I often speak of the pressure that the New York Times is under from rightwing supporters of Israel. What follows is further evidence of the editors’ responsiveness: They bend over backwards to reverse the meaning of an important article saying that Israel is destroying the two-state solution.
Try to imagine them being so responsive on say, gun advocates pushing their case that guns don’t cause violence in the U.S. or global warming deniers insisting that the crisis is man-made.
A couple of weeks ago the New York Times published a good story by Jodi Rudoren and Mark Landler about Israel’s settlement plans for the E-1 corridor east of Jerusalem, which were a retaliation for the Palestine upgrade at the U.N., and the two reporters stated that the colony could prevent the creation of a “viable, contiguous Palestinian state” because it
would limit access to the the West Bank cities of Ramallah and Bethlehem from Jerusalem to only narrow corridors far from the Old City and downtown Jerusalem. If such a project were to go beyond blueprints, it could prevent the creation of a viable, contiguous Palestinian state.
Well, this is an article that keeps getting updated.
The Israel lobby group CAMERA is bragging that it has prompted two corrections by the New York Times. My boldface:
After CAMERA contacted The New York Times to discuss several erroneous claims about the effect of proposed construction by Israel in the E1 corridor between Jerusalem and Ma’aleh Adumim, the newspaper issued the following corrections
Here are the corrections by the Times editors– about as long as the original article!
December 8, 2012
Because of an editing error, an article last Saturday about Israel’s decision to move forward with planning and zoning for settlements in an area east of Jerusalem known as E1 described imprecisely the effect of such development on access to the cities of Ramallah and Bethlehem from Jerusalem. While development of E1 would limit access to Ramallah and Bethlehem to narrow corridors far from the Old City and downtown Jerusalem, it would not completely separate those cities from Jerusalem.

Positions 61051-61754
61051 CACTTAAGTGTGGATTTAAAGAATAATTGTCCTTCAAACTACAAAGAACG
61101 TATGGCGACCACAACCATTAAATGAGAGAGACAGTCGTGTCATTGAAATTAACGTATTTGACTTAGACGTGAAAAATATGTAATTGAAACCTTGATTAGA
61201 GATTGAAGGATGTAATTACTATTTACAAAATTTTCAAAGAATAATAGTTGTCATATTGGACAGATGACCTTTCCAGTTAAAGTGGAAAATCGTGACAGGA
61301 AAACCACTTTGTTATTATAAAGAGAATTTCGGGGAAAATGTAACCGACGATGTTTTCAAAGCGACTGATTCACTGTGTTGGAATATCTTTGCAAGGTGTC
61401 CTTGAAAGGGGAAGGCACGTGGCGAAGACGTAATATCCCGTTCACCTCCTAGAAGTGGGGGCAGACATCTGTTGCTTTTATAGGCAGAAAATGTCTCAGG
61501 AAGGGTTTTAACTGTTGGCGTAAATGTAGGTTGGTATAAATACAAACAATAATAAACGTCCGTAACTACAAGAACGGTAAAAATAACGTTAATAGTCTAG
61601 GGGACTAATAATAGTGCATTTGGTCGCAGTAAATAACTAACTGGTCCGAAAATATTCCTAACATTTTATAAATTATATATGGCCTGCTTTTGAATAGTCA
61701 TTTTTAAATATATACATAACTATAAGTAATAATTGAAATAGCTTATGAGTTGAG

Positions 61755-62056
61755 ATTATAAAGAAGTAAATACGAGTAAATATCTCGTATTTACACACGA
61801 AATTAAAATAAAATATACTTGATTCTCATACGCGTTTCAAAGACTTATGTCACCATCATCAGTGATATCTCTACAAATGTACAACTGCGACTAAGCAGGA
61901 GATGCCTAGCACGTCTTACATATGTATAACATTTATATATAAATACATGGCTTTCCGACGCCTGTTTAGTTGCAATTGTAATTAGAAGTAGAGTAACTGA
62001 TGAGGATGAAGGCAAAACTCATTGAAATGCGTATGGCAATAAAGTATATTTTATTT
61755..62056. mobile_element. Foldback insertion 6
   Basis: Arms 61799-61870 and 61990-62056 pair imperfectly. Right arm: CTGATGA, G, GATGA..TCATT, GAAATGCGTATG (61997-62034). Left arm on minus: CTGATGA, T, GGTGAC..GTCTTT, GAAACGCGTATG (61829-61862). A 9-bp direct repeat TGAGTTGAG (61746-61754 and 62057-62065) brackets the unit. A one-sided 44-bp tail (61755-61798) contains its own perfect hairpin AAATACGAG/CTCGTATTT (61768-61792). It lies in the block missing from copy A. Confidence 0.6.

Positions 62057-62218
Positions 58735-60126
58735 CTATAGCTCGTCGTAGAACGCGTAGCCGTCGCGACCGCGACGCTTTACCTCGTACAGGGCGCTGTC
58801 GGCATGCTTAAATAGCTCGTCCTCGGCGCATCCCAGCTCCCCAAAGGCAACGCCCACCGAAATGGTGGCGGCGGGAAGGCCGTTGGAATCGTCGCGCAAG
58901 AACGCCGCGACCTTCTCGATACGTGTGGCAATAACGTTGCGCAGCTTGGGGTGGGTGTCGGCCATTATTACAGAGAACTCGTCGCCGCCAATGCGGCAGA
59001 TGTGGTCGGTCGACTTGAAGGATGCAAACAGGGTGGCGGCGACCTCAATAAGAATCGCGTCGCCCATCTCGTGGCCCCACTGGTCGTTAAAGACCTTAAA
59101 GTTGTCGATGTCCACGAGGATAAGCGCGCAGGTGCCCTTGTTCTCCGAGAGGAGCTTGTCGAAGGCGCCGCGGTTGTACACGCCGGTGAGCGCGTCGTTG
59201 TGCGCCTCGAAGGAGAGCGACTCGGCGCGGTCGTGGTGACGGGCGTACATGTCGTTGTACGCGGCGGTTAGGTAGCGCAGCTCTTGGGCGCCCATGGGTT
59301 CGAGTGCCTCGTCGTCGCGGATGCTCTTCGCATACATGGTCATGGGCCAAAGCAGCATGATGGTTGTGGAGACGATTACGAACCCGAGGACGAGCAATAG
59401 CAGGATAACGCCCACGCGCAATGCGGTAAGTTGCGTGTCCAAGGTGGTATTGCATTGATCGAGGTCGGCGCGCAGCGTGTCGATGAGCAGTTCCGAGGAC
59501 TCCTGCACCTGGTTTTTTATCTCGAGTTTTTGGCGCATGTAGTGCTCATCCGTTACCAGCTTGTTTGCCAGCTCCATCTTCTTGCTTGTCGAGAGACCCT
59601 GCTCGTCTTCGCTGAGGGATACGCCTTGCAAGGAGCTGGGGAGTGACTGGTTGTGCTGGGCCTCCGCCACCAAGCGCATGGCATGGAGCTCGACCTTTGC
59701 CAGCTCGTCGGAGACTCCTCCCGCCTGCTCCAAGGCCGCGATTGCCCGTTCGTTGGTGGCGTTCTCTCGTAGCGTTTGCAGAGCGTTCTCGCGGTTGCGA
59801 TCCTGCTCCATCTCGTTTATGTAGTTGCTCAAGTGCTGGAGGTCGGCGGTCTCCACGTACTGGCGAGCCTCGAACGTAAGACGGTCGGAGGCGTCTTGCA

An earlier version of this article referred imprecisely to the effect of planned Israeli development in the area known as E1 on access to the cities of Ramallah and Bethlehem from Jerusalem, and on the West Bank. Such development would limit access to Ramallah and Bethlehem to only narrow corridors far from the Old City and downtown Jerusalem. It would also create a large block of Israeli settlements in the center of the West Bank; it would not divide the West Bank in two.
Because of an editing error, the article referred incompletely to the possibility of a contiguous Palestinian state. Critics see E1 as a threat to the meaningful contiguity of such a state state because it would leave some Palestinian areas connected to one another by roads with few exits or by circuitous routes; the proposed development would not, technically, make a contiguous Palestinian state impossible.
Thanks to Max Blumenthal and Joseph Dana.